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Perelyn-sama

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# Getting the frequency of an element in an array in JavaScript

First of all, what is frequency?
According to Wikipedia, it's" the rate at which something occurs over a particular period of time or in a given sample."
There are multiple ways to get the frequency of an element in an array. In this article, we'll focus on one of those ways by using some of the higher-order functions in Javascript.

## Let's begin

For instance, if we have an array of letters:

``````const letters = ["a", "b", "c", "a", "b", "c", "a", "b"];
``````

To get the frequency of each element, we will first need to create an empty `object` named `count`:

``````const count = {};
``````

Next, we'll utilize one those higher order functions we were talking about:

``````letters.forEach(e => count[e] ? count[e]++ : count[e] = 1 );
``````

What the above code does is simply check, if each element of `letters` is present in `count`. Initially `count` is empty and does not contain any of `letters` elements, so when the ternary operator runs on an element of `letters` to check if its present in `count` for the first time, it's going to work with the falsy condition which is to assign `letters` elements to 1 in the `count` object.
So the count object will then become:

``````console.log(count) // {"a" : 1, "b" : 1, "c" : 1};
``````

Afterward, when the ternary operator checks if `count` has an element of `letters` that has already been checked, the ternary operator will then run the truthy condition which is to increment the value of the elements in `letters` if they are already present in `count`, so `count` will now become:

``````console.log(count) // {"a" : 3, "b" : , "c" : 2};
``````

And just like that ladies and gentlemen, we've been able to get the frequency of each element of `letters`.

## Conclusion

Here's the complete code:

``````const letters = ["a", "b", "c", "a", "b", "c", "a", "b"];
const count = {};
letters.forEach(e => count[e] ? count[e]++ : count[e] = 1 );

console.log(count) // {"a" : 1, "b" : 1, "c" : 1}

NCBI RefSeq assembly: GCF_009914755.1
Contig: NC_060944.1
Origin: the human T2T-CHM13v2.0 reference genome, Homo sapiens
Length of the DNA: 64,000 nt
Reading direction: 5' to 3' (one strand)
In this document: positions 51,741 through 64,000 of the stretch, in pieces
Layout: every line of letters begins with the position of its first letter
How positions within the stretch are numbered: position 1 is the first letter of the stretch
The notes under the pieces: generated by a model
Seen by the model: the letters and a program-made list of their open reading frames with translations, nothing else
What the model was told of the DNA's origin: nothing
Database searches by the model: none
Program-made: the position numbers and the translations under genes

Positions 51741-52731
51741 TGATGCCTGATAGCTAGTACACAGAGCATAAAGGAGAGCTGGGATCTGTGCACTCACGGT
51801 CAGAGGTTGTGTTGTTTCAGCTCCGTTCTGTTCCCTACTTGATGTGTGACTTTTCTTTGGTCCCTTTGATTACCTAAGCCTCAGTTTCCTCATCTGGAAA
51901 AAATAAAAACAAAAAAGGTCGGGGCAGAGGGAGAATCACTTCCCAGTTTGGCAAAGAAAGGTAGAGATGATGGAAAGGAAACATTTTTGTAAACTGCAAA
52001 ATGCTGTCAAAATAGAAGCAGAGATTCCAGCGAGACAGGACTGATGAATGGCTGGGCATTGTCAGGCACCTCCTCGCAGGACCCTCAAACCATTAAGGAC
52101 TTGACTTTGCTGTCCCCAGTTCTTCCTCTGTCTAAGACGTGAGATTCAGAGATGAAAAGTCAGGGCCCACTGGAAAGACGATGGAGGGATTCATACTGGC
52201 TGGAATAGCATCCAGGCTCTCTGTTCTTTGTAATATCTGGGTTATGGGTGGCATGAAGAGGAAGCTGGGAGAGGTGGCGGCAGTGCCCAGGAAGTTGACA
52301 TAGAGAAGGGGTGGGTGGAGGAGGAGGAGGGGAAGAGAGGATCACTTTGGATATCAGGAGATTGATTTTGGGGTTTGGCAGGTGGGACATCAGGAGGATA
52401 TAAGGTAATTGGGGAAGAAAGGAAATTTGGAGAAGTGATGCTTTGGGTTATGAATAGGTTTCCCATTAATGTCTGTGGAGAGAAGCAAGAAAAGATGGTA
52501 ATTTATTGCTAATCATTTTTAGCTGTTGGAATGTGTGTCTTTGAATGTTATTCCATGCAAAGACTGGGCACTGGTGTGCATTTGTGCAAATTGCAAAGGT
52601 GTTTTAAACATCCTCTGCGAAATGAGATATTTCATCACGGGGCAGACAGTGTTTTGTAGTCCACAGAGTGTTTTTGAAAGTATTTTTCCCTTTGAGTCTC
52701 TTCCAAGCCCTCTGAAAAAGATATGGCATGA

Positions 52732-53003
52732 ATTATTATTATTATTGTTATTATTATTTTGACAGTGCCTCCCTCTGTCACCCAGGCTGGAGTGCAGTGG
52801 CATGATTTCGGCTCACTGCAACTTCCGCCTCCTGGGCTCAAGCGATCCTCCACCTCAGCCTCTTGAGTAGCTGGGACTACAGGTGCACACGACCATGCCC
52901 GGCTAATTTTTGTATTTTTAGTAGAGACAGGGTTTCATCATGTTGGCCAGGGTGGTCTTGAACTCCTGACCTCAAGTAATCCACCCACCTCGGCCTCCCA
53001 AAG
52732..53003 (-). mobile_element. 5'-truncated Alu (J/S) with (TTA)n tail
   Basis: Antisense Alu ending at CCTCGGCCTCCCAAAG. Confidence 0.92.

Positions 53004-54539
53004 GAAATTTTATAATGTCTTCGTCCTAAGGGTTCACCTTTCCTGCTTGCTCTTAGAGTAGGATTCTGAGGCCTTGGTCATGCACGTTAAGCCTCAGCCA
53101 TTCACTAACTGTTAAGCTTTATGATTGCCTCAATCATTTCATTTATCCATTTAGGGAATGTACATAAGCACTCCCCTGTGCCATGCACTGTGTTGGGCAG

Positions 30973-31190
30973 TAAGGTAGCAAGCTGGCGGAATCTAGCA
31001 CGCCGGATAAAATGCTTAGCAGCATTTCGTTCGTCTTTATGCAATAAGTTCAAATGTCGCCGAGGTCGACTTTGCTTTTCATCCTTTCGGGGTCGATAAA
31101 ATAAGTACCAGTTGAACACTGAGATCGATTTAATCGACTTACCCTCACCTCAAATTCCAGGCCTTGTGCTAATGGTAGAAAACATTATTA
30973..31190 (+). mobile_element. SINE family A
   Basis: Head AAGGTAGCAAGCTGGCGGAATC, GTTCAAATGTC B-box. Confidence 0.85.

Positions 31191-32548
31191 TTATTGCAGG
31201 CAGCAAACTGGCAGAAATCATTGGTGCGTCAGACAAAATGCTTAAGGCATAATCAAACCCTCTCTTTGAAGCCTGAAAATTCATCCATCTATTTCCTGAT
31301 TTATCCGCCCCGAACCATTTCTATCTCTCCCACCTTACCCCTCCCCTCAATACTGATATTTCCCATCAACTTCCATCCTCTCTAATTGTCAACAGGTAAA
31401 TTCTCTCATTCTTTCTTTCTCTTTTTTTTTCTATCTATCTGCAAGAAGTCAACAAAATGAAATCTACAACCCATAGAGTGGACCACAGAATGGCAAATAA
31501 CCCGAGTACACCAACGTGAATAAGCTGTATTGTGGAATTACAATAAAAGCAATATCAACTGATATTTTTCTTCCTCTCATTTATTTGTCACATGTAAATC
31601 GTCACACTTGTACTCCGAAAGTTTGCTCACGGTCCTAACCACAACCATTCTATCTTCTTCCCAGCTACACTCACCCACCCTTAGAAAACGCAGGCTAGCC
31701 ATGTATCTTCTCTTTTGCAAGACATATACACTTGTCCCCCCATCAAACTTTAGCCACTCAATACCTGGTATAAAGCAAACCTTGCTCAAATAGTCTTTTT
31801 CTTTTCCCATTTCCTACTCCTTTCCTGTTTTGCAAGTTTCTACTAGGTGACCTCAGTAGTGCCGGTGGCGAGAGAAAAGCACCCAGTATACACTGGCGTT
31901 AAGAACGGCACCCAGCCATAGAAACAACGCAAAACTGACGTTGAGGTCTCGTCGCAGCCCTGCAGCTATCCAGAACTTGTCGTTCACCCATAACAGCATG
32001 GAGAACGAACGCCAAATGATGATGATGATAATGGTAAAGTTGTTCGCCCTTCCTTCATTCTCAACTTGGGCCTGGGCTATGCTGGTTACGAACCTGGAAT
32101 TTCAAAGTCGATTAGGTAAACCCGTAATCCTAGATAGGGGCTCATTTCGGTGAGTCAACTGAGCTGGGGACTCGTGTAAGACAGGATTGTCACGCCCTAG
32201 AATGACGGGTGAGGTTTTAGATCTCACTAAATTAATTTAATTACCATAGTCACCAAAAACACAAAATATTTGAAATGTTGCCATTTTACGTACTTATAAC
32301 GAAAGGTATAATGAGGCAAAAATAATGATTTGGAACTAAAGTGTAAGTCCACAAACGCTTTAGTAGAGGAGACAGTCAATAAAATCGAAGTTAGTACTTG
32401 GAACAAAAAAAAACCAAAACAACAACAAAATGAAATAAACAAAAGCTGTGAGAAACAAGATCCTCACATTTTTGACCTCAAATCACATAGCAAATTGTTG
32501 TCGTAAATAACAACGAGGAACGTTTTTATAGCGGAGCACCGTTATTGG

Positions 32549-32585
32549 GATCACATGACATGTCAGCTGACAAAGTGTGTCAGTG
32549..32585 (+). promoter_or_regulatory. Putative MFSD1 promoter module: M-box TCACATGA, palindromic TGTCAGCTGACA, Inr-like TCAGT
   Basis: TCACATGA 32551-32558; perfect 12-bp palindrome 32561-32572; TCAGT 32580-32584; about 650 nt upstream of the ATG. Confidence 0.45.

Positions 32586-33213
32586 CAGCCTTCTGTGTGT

``````

P.S: This code can be used for both strings and numbers.

Kai

There's no need for `nums.map(e => Number(e))`. Here, you are transforming numbers to... well, numbers. You can skip this step. If you really want to convert them to strings you should use either `String(e)` or `e.toString()`.

Perelyn-sama

I'm sorry It's a typo, I originally wanted to write String(e). Thanks for pointing out to me

Zen

You can change `Number(e)` with `+e`

keogami

Thats too hacky and non intuitive i.e. not readable. As a simple rule you must avoid being clever because readable code is always better than clever code 😊

Perelyn-sama

True, simple code is good code.

Perelyn-sama

Thanks for the pointer.

Rishit Khandelwal

We could just use `Array.reduce`

Perelyn-sama

Yeah, there's more that one way to skin a cat

Rishit Khandelwal
``````const count=(i,w)=>i.reduce((a,v)=>v==w?a+1:a,0)
``````

Perelyn-sama

Thanks!

bugb
``````const letters = ["a", "b", "c", "a", "b", "c", "a", "b"];
const countLetters = letters.reduce((m,n)=>({...m, [n]:-~m[n]}),{})

// For nums, it is the same
``````

Perelyn-sama

Wow thanks, that's awesome and shorter

bugb

no problems, keep learning !

Why would you need to do this any differently for numbers vs strings?? The first example (the one that you show as being "for string elements") works just fine if you pass in the array of numbers.

Perelyn-sama

Wow, I never realized that. Thanks for the pointer, I'll the remove the 'For numbers' part.

keogami

Ngl the "for numbers" part is stupid

Perelyn-sama

That I agree with, thanks for your feedback

Angela Inniss

Thanks for this. This is good for beginners like me as it says in the tags. Some of the other suggestions are cool too but a bit more confusing :)